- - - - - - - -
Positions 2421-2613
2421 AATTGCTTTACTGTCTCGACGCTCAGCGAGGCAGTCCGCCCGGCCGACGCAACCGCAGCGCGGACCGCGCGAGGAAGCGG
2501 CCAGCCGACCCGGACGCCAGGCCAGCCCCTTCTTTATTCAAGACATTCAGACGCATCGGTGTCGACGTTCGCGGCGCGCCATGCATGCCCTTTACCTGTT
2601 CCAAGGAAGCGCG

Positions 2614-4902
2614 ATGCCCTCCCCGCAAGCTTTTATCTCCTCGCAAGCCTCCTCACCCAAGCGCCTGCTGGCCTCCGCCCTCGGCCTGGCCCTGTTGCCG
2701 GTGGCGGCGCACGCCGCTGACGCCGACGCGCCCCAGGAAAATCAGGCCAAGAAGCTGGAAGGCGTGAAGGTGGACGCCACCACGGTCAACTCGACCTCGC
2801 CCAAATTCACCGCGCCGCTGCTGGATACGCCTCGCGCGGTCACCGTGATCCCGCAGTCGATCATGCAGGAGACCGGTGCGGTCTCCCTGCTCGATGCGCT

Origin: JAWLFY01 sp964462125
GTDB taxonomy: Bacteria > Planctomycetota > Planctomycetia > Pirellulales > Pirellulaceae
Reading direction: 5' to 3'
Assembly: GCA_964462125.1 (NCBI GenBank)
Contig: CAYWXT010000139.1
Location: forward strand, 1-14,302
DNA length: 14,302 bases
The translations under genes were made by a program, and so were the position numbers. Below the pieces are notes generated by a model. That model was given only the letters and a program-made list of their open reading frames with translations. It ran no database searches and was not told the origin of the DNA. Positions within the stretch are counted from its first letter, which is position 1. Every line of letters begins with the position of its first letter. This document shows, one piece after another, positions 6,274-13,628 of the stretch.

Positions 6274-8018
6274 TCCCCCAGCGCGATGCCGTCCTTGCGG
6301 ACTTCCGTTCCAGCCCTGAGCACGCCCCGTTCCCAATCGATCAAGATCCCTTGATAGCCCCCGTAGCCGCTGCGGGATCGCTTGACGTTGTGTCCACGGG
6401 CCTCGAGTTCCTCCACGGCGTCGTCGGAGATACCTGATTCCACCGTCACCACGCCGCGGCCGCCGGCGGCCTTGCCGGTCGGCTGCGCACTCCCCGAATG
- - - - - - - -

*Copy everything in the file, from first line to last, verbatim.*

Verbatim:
Positions 2421-2613
2421 AATTGCTTTACTGTCTCGACGCTCAGCGAGGCAGTCCGCCCGGCCGACGCAACCGCAGCGCGGACCGCGCGAGGAAGCGG
2501 CCAGCCGACCCGGACGCCAGGCCAGCCCCTTCTTTATTCAAGACATTCAGACGCATCGGTGTCGACGTTCGCGGCGCGCCATGCATGCCCTTTACCTGTT
2601 CCAAGGAAGCGCG

Positions 2614-4902
2614 ATGCCCTCCCCGCAAGCTTTTATCTCCTCGCAAGCCTCCTCACCCAAGCGCCTGCTGGCCTCCGCCCTCGGCCTGGCCCTGTTGCCG
2701 GTGGCGGCGCACGCCGCTGACGCCGACGCGCCCCAGGAAAATCAGGCCAAGAAGCTGGAAGGCGTGAAGGTGGACGCCACCACGGTCAACTCGACCTCGC
2801 CCAAATTCACCGCGCCGCTGCTGGATACGCCTCGCGCGGTCACCGTGATCCCGCAGTCGATCATGCAGGAGACCGGTGCGGTCTCCCTGCTCGATGCGCT

Origin: JAWLFY01 sp964462125
GTDB taxonomy: Bacteria > Planctomycetota > Planctomycetia > Pirellulales > Pirellulaceae
Reading direction: 5' to 3'
Assembly: GCA_964462125.1 (NCBI GenBank)
Contig: CAYWXT010000139.1
Location: forward strand, 1-14,302
DNA length: 14,302 bases
The translations under genes were made by a program, and so were the position numbers. Below the pieces are notes generated by a model. That model was given only the letters and a program-made list of their open reading frames with translations. It ran no database searches and was not told the origin of the DNA. Positions within the stretch are counted from its first letter, which is position 1. Every line of letters begins with the position of its first letter. This document shows, one piece after another, positions 6,274-13,628 of the stretch.

Positions 6274-8018
6274 TCCCCCAGCGCGATGCCGTCCTTGCGG
6301 ACTTCCGTTCCAGCCCTGAGCACGCCCCGTTCCCAATCGATCAAGATCCCTTGATAGCCCCCGTAGCCGCTGCGGGATCGCTTGACGTTGTGTCCACGGG
6401 CCTCGAGTTCCTCCACGGCGTCGTCGGAGATACCTGATTCCACCGTCACCACGCCGCGGCCGCCGGCGGCCTTGCCGGTCGGCTGCGCACTCCCCGAATG